A cougar that bit a Lagoon employee who stuck her arm in his cage to pet him was killed after the incident late last week. Euthanization is required to check the animal for rabies and other diseases, according to a park spokesman.
Marketing Director Dick Andrew said the 16-year-old Centerville girl was taken to Lakeview Hospital after the Thursday incident and was released the next day. Andrew said he does not know the extent of the girl's injuries but does not believe they were serious.The girl, a ticket-taker on the Animal World train that tours around the Lagoon zoo, was turning off lights in the area after its 10:30 p.m. closing, Andrew said.
She apparently stuck her arm into the cage of Kumba, the adult male cougar, to pet him. The animal clamped his jaws down on her forearm until a park security officer arrived and sprayed him with pepper spray, Andrew said.
Five Lagoon security and medical officers responded as well as a Farmington police officer, Andrew said.
The incident occurred in an area that is not accessible to the public, Andrew said. The cougar was acquired by Lagoon in 1989 as a kitten and was bottle-raised, he said.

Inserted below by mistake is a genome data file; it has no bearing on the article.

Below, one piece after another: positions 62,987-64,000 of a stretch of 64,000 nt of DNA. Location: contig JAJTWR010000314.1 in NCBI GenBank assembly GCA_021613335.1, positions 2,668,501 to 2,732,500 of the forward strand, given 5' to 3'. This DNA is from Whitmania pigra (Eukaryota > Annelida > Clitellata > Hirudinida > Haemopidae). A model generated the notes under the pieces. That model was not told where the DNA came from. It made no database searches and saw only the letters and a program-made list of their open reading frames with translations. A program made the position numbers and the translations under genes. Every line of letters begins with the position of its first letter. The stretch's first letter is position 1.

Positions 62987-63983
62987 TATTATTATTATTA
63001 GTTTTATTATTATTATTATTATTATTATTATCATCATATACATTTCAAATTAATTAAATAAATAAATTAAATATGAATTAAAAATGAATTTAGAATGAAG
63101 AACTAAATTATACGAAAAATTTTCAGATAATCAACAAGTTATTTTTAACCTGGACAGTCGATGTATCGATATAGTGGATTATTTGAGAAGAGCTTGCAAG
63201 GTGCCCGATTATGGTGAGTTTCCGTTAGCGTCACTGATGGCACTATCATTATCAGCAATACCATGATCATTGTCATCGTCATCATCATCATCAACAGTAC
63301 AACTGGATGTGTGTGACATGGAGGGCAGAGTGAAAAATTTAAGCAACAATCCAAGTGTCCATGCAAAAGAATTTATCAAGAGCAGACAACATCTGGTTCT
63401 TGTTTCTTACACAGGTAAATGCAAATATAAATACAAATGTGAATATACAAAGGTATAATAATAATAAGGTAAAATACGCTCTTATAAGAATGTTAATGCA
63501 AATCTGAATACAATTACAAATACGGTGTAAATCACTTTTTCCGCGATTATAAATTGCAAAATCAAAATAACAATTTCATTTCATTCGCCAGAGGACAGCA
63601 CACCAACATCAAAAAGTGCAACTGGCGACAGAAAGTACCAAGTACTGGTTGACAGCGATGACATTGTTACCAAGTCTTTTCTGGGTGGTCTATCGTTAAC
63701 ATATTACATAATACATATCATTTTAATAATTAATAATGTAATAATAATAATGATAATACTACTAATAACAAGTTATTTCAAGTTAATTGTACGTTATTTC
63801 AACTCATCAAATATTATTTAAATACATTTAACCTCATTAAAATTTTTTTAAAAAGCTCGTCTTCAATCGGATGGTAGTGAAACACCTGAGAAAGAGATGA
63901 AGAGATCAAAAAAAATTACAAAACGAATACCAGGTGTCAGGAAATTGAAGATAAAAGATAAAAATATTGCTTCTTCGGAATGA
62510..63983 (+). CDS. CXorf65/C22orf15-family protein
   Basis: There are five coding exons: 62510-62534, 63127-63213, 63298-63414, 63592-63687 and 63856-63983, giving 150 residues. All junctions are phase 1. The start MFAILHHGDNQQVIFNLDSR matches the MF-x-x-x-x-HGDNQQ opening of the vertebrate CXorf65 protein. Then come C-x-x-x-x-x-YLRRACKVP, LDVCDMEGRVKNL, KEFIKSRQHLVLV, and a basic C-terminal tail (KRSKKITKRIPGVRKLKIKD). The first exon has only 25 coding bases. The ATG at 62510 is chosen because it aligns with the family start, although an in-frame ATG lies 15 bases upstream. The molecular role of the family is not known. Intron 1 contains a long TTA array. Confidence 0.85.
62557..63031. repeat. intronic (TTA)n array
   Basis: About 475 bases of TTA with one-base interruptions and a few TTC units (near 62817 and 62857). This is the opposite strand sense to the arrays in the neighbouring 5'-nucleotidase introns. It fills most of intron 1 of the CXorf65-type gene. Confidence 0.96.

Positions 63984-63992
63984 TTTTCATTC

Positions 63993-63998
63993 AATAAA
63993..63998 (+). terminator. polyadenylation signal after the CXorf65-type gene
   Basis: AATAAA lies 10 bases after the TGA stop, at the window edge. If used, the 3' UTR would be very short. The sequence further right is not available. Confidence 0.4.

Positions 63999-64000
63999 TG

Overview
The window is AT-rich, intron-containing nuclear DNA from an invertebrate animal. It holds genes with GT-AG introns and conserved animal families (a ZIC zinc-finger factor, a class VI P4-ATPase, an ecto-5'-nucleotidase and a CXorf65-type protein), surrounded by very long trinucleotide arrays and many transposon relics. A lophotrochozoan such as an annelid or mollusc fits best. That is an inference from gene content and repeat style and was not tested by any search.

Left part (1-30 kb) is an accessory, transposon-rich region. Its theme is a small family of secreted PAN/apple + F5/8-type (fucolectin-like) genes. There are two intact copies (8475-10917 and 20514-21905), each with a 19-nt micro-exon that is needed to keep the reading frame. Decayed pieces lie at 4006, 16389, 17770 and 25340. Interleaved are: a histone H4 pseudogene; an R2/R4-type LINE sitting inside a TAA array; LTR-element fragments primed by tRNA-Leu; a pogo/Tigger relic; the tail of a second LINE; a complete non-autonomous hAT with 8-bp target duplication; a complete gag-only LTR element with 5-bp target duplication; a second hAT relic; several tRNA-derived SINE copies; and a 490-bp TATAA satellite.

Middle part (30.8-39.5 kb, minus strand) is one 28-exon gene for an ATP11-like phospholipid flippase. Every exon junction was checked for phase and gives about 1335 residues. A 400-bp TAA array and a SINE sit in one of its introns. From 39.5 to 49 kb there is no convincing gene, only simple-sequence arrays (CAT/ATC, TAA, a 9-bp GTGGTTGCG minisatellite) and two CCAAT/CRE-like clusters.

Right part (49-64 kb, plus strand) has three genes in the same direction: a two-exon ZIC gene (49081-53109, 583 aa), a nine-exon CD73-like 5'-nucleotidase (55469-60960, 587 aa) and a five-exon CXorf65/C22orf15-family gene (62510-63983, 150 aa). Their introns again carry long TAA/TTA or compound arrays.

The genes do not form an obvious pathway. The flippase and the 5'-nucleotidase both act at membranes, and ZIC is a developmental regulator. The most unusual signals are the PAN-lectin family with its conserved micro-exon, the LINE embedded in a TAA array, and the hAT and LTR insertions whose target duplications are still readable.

Farmington veterinarian Dr. Richard White euthanized the cat Friday morning and performed a necropsy, which he said turned up no signs of rabies or other disease.
"He was current on his vaccinations," White said. "We were just in there in May and did all the vaccinations. But there is no rabies vaccine for wild cats.
"We all felt bad about it," said White. "It was a hard thing, a tough decision to make. But the state law is pretty clear on animals that have not been vaccinated for rabies." White consulted with the Hogle Zoo veterinarian, state epidemiologist and Davis Animal Control Director DeeAnn Hess.
The victim was not a trained animal handler, and petting the cougar violated Lagoon's policy, Andrew said, but would not have been grounds for firing the girl.
"On our end, we would not have terminated her," Andrew said, but he is unaware if the girl may have quit her job on her own volition. Andrew did not release the employee's name.
The incident has prompted the park to retrain all its animal handlers and review its animal-related policies, Andrew said.
"This was not a public area so I see no physical changes we can make in the cages or bars. It was a very small area she put her hand in," said Andrew.
It is the first bite incident Andrew said he is aware of at Lagoon.
Lagoon is subject to the same federal inspections and regulations on animal care as larger, public zoos such as Hogle Zoo in Salt Lake, Andrew said. "It's quite stringent. It's very complicated to buy and sell or transport wild animals," said Andrew.